Mono, stereo, surround – since the second half of the 20th century the world has been on quite the journey through sound.
But it’s never been quite so intensely captivating as spatial sound – a truly immersive and 3D experience which puts the listener in an audio environment that feels like escapism.
Listen to an audiobook created with spatial sound and it can feel like you’re walking in the shoes of the main character, without ever opening your eyes – a remarkably lifelike sonic experience that’s levels above surround sound at the cinema.
It’s literally changing how we listen – and in Plymouth, two masters of sound are at the forefront of the development of this immersive experience.
Matthew Raistrick is one half of Exitus Ab – roughly Latin for escaping from reality – a spatial sound production company doing pioneering work which is earning global recognition.
He and his business partner, Ryan Thorne, both completed a Master’s in 2020, specialising in innovation in sound. Next, they set up Exitus Ab – a “hands-on, innovation-driven production house, creating bespoke spatial sound design and music for audiobooks, TV, film, games and advertising”.
They were one of the company’s on show at this year’s Fulldome Festival, a global celebration of immersive technology – hosted by ‘fulldomes’ across the world including the new Immersive Dome at the Market Hall in Devonport.
“We’ve been looking at taking the concept of audio books and making them into full 3D, spatial experiences where we’re able to put the listener in the shoes of a main character in a narrative,” explains Matthew.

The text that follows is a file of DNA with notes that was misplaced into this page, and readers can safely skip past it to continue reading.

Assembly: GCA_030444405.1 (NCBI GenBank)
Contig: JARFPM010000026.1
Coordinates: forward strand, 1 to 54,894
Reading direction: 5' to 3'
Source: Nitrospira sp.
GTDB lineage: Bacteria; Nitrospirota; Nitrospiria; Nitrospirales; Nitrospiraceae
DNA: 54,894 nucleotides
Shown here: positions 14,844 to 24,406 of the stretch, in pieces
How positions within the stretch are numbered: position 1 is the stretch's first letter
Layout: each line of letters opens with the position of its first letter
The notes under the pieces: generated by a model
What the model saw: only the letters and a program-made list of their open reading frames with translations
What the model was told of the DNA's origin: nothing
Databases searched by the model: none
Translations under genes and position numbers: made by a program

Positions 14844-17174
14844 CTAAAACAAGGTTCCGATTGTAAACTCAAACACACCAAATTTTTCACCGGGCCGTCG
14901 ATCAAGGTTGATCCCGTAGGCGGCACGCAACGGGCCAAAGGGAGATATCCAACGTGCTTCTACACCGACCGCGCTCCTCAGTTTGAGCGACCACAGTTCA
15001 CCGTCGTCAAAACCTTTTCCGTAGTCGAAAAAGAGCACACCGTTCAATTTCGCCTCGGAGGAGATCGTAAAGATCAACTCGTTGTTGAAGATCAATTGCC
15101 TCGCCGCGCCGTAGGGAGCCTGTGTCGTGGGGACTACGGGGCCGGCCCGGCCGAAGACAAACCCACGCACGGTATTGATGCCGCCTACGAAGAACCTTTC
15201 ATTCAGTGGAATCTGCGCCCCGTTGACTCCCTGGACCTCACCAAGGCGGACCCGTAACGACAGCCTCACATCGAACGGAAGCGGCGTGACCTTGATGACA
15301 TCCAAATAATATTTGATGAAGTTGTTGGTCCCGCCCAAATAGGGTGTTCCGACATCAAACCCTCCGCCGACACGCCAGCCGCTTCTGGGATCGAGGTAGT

“The whole world is just imagined around you, formatted in a binary format, so it’s headphone-based, but it’s very intimate because of that.
“As much as we love film media, and we’ve spent a lot of time in the industry, we find that visuals are always at the forefront and sound becomes secondary and it’s always dubbed over in post-production.
“In our company we wanted to be sound specialists where sound is the primary catalyst and the driving force of a production, and it’s still something that’s quite unique and new in the industry.”
It’s a difficult concept to wrap your ears around but a quick taster of one of Exitus Ab’s audiobooks (try their YouTube, Soundcloud and socials) and the experience is breathtaking.
The duo became involved with Real Ideas, creators of Market Hall and the Dome, earlier this year, and are in no doubt of the power the Immersive Dome could have in making Plymouth a capital for immersive experiences while giving a platform to innovative new businesses such as Exitus Ab.
“It’s something that’s incredibly unique for Plymouth. Opportunities-wise it’s provided us with not quite a residency, but at the moment we’re freelanced in and we’re able to offer support for the system here. We’ve got a 19.1 system which is incredibly modular.
“Just yesterday we had the first live performance that they’ve had here in situ, which ended up being a really incredible and completely unique experience. We’re able to develop our craft, really get to know this space. And we’re looking to put on our own content that’s going to be provisioned here as well in the future.”
Matthew is aware of how spatial sound is slowly making waves around the world. The recent introduction of Apple’s Spatial Sound integration has brought it mainstream and Plymouth could play a vital role in its development – attracting investment and helping build careers.
He said: “Spatial sound in terms of creative media in the South West at the moment is very low level. And in the wider industry, Apple has just introduced its spatial sound integration.
“But having this opportunity to be able to work with local schools, putting workshops on and doing induction and training sessions on the audio system here means we can engage with the local community and really then inspire the new generation of content creators who are going to be putting art projects on in this space.”